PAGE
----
Remember to include the year in the date. Even if it seems obvious, giving your guests more information rather than less is better. In doing so, you'll avoid questions and further confusion from guests.
After the date, express the time the ceremony will begin. If you want to add more detail, you can also list when it's planned to end or state when guests should arrive to minimise a delay.
Once you've stated the date and time of the ceremony, provide details about the location by providing the venue's street address. If you have room, you can include parking information and anything else the guests need to know about the venue.
For instance, if the ceremony is being held in a certain room, print the room number so that all guests can easily find your ceremony. These details can be printed on the invitation or a separate RSVP card; whichever you choose, make sure to provide all the details. That way, there isn't any confusion about where to go or where to park.
The reception information is listed on a separate RSVP card for most weddings. However, if there's room on the invitation, the reception details can be printed after the location of the wedding.
If the ceremony and reception are held at the same location, after you print the venue address, write, "Followed by dinner and dancing" or "Followed by the reception." This will inform guests that there is no secondary location to which they need to drive to.
If the reception is held at a different location, clearly state the name of the venue, its address, parking options, and the reception time. Since this information can be a bit lengthy, it's important that you provide only the important details and do so concisely.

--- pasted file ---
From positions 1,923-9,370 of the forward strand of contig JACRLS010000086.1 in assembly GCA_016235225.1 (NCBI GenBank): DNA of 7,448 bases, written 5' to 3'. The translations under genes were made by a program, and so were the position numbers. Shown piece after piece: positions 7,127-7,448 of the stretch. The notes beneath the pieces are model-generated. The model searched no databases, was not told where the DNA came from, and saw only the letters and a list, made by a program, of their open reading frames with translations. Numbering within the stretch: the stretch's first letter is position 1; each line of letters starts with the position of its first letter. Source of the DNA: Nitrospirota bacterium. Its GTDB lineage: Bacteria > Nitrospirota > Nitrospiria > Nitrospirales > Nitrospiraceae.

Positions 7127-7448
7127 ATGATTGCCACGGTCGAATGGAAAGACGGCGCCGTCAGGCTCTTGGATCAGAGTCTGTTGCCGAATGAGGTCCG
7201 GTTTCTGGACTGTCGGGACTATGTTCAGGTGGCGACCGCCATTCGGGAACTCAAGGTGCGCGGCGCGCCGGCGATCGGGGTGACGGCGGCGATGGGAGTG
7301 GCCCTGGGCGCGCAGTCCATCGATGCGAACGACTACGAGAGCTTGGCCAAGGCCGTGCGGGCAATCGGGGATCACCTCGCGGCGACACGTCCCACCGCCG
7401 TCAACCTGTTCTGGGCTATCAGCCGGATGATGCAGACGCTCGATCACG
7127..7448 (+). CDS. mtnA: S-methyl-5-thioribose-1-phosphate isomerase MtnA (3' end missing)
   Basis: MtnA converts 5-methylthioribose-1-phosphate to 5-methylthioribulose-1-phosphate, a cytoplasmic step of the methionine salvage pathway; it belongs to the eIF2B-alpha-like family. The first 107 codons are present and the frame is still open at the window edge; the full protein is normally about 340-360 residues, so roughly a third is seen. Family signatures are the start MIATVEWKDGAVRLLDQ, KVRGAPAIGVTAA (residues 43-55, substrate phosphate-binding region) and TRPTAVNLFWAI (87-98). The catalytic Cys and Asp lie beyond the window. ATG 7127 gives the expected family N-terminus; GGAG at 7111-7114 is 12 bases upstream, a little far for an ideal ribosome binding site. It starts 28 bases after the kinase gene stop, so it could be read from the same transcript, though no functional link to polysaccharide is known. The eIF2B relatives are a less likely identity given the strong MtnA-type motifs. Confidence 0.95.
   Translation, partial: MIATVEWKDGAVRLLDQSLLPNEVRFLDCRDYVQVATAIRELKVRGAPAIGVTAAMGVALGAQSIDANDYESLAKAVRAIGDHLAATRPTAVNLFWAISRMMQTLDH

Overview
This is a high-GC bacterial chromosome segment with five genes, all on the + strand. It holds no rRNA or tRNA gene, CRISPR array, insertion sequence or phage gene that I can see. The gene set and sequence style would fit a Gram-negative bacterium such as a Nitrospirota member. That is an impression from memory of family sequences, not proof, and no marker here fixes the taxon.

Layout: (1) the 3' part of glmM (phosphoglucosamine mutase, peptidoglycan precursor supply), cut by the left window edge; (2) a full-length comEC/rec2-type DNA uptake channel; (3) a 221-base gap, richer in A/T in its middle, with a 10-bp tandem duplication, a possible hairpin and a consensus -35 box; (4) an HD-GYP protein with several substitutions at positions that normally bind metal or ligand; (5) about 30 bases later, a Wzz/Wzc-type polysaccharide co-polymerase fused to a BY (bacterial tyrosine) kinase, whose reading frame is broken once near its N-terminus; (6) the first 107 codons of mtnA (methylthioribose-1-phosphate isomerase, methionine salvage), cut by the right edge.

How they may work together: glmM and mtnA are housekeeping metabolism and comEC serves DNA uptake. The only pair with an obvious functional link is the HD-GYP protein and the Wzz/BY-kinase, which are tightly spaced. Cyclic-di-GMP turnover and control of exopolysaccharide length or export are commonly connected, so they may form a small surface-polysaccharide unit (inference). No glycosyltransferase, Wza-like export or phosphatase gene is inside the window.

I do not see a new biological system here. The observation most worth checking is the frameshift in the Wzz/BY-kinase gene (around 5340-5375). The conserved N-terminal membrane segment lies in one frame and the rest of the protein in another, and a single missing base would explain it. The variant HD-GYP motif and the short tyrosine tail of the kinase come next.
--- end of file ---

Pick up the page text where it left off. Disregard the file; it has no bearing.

Traditionally, the dress code is included on the invitation in the lower right corner. Describe what you want your guest to wear by providing one to two example choices and colour options.
For example, you can write, "The dress code for our mid-day wedding is semi-formal attire (mid-length or knee-length dresses for women, pants and a dress shirt for men) in any colour except green."
If you don't explicitly say the dress code, guests will interpret the dress code from the look and style of the invitation. So make sure the dress code is clearly stated or that the invitation's design aligns with the wedding's formality.
Put It All Together
Now that you know how to write each part, let's put it all together to form an official wedding invitation. We've created five invitation examples to help you create your one-of-a-kind wedding invite.
Mrs Mary Anne & Mr Daniel John Smith and
Mrs Jane Rose & Mr Matthew Robert Jones
Invite you to celebrate,
Julia Anne Smith & Mark Robert Jones
On their wedding day.
Saturday| 13/01/2024 | 3:00 pm
Halfway House, Shrewsbury SY5 9EP, United Kingdom
Followed by dinner and dancing
Semi-formal attire is requested
Please join us as we celebrate our union,
Ally & Maria
Friday, 12th of July at 5:00 PM
Coombe Lodge, Blagdon BS40 7RE, United Kingdom
Imedditally followed by the reception
Formal attire requested, floor-length dresses for women, suit, and tie for men.
Together with their families,
Miranda Taylor Joy & Stephen Matthew Potter
Invite you to celebrate their love.
Sunday, the eighteenth of September, Twenty Twenty-Four
At half past five in the evening
At Hamswell House
Hamswell House, Bath BA1 9DG, United Kingdom
Reception to follow at half past six at the Potter Household
Join us for the union of
Della Johnson and Ford Copland
25th of August, 2024
At half past four in the evening
The Ned Landing
27 Poultry, London EC2R 8AJ, United Kingdom
Drinks, dinner, and dancing following the ceremony
Please wear formal attire
You're invited to the wedding of
Christopher Thomas & Ian Roberts
On Friday, the ninth day of February
At three in the afternoon
Doxford Farm, Chathill NE67 5DY, United Kingdom
Reception to follow
Whose Name Goes First on the Wedding Invitation? Your Questions Answered
Wedding planning is hard enough. The last thing you want to do is rewrite the invitation to fix any informalities or mistakes. Now that we have answered the debate on whose name goes first on the wedding invitation, you can write your invitations correctly and formally.
Look back at this guide to help you structure and write your one-of-a-kind wedding invitations. We at Pemerbly Fox have all the wedding stationery you need to invite and inform guests about your special day. To purchase wedding invite cards, check out our luxury wedding invitations.